"If you're not educated, you cannot do anything," Tank said simply.
But he still lives in Dharavi with his three sisters and their parents in a small home, all six sleeping in one room. He makes enough money to move out, but said he would not, because the home has been in his family for so long.
His co-workers do not know where he lives, Tank said, because they would judge him based on his address. But Tank said he knows better.
"I know that I'm much more different from people who live here," he said. "Even in a slum you find people with very good determination who want to come up in life."
In a symbolic triumph of that dream, Mumbai-based international sensation "Slumdog Millionaire" swept through Hollywood's Academy Awards this year.
But long before "Slumdog," India was no stranger to the silver screen.
Hollywood may be America's home for silver screen stars, but halfway around the world in India, Bollywood is the name of the game. Where Hollywood may produce around 600 movies a year, Bollywood generally puts out double that number.
To produce all those movies, India is home to a 2,500-acre film studio -- the largest in the world.
"Many, many more people watch Bollywood than Hollywood," author Suketu Mehta said. "It is the world's most successful popular art form."
By some counts, nearly a billion more people watch Bollywood films than Hollywood films.
All those people are connected through watching the films, one Bollywood star said, because they tend to deal with universal themes.
"They depict passion. They depict determination. They depict anger," actress Preity Zinta said. "And that with the backdrop of Indian culture and ethics."
Most of the films use a tried and true formula, one audiences have come to expect.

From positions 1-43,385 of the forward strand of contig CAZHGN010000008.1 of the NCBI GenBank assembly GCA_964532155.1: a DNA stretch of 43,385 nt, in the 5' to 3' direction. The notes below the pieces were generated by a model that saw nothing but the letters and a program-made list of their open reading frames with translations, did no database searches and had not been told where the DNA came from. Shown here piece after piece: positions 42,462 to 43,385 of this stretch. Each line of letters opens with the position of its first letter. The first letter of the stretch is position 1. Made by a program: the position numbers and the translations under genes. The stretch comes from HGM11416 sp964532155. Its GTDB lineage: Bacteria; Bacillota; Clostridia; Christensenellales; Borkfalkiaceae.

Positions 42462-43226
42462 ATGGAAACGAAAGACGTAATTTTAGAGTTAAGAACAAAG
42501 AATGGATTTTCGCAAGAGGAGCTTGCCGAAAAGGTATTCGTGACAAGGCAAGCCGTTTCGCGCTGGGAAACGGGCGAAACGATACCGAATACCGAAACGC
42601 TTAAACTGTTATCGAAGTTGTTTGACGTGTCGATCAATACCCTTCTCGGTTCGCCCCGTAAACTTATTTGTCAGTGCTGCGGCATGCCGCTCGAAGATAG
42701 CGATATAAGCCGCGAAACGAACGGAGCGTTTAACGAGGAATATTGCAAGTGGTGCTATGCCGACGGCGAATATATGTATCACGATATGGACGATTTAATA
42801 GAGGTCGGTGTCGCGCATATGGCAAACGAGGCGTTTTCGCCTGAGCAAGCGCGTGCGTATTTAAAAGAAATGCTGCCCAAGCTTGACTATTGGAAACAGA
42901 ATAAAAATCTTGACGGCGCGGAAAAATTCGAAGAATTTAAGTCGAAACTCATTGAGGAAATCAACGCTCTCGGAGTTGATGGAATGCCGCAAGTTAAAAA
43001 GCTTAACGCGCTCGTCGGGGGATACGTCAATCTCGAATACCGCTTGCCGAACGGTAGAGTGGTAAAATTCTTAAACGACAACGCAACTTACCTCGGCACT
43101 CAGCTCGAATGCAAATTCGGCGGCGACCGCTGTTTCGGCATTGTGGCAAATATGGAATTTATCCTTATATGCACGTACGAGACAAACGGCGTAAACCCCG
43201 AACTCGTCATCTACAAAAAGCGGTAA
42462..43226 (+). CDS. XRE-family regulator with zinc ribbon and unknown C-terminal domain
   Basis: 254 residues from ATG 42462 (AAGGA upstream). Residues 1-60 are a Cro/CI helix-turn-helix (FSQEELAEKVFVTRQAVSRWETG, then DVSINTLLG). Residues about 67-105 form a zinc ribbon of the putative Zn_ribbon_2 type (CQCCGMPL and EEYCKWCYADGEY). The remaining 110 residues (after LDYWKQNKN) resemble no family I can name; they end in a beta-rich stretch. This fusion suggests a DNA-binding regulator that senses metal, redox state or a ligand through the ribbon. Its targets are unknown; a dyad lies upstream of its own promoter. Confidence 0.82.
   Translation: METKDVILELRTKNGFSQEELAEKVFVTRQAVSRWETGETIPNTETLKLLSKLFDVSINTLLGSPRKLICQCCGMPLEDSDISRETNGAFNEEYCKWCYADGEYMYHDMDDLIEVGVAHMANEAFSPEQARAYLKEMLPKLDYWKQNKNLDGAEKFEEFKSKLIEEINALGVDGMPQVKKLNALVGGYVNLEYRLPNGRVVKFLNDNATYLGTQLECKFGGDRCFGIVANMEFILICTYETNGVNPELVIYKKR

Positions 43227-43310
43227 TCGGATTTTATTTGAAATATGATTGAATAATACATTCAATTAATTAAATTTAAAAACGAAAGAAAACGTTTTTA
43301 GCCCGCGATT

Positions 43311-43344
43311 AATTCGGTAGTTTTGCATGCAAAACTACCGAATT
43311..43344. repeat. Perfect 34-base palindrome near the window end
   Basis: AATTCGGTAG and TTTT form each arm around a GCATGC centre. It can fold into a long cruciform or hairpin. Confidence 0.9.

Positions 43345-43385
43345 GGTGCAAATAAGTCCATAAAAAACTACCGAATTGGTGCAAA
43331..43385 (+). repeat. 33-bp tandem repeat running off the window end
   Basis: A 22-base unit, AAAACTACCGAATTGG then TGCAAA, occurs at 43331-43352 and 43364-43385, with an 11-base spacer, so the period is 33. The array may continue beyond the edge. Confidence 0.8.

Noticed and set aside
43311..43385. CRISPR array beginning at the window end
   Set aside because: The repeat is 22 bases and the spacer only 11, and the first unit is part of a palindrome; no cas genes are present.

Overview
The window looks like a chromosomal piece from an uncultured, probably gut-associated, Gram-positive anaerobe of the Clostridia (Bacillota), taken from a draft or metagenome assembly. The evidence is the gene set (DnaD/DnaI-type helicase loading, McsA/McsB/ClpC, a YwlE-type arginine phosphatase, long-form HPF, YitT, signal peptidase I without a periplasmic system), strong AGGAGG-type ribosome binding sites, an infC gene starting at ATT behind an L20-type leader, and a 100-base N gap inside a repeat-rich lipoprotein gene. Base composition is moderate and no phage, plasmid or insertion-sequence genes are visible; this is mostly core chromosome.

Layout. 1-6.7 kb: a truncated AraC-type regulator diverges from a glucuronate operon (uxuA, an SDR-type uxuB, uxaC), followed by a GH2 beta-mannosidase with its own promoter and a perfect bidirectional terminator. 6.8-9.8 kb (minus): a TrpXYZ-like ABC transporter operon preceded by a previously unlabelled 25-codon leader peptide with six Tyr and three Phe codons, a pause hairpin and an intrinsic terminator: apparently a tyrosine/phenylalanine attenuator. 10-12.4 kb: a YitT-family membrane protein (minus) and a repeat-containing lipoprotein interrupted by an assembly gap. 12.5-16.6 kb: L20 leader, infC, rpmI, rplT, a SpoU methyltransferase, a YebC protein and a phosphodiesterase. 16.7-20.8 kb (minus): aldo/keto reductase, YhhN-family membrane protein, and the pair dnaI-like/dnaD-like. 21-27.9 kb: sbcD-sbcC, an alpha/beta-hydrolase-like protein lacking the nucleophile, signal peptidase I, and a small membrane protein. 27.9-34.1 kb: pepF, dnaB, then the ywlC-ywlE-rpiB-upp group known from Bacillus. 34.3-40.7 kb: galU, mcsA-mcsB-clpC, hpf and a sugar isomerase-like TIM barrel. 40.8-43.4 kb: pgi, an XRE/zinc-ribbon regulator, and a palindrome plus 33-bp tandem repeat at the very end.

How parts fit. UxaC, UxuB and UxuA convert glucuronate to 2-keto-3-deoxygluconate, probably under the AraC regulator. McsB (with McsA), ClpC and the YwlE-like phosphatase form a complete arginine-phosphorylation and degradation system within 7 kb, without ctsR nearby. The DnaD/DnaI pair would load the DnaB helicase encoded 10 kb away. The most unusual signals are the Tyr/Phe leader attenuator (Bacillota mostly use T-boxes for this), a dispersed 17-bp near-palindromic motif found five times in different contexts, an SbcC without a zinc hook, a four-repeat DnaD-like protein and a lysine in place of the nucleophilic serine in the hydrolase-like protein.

"Bollywood is, simply put, song and dance," Batra said. "It's fantasy, going to this fantasy land of beautiful women and the guy dancing, serenading and getting the girl."
To Anumpama Chopra, a film critic for New Delhi Television 24/7, Bollywood offers something Hollywood has forgotten.
"There's a lot of goodness, truth, honor," Chopra said. "You know all of those things that are harder to find now in Hollywood films. And it's very old fashioned storytelling."
After the wild success of "Slumdog Millionaire," Hollywood is reportedly chasing Bollywood.
Tom Hanks, Will Smith and Brad Pitt are reportedly exploring Bollywood productions.
"A lot of Hollywood actors are working in Bollywood movies. A lot of Bollywood actors are working in Hollywood. And rightly so. Why not?" Batra said.
Anil Kapoor took his first international role in "Slumdog Millionaire," starring as the game show host, but he's a well-known Bollywood star who said Hollywood is giving Bollywood a little more respect these days.
"When I was in L.A. I met quite a few filmmakers and I've already got four scripts," he said. "They want to shoot films in India."
And it's not just Hollywood that has perked up its ears. In France Bollywood stars are very popular; in Russia, Bollywood styles are stealing the fashion scene.
"Indian movies have made their own niche all over the world," Batra said. "I mean, be it Middle East, be it Europe, Russia, everywhere. Everywhere you go people are watching Bollywood movies. And they love it."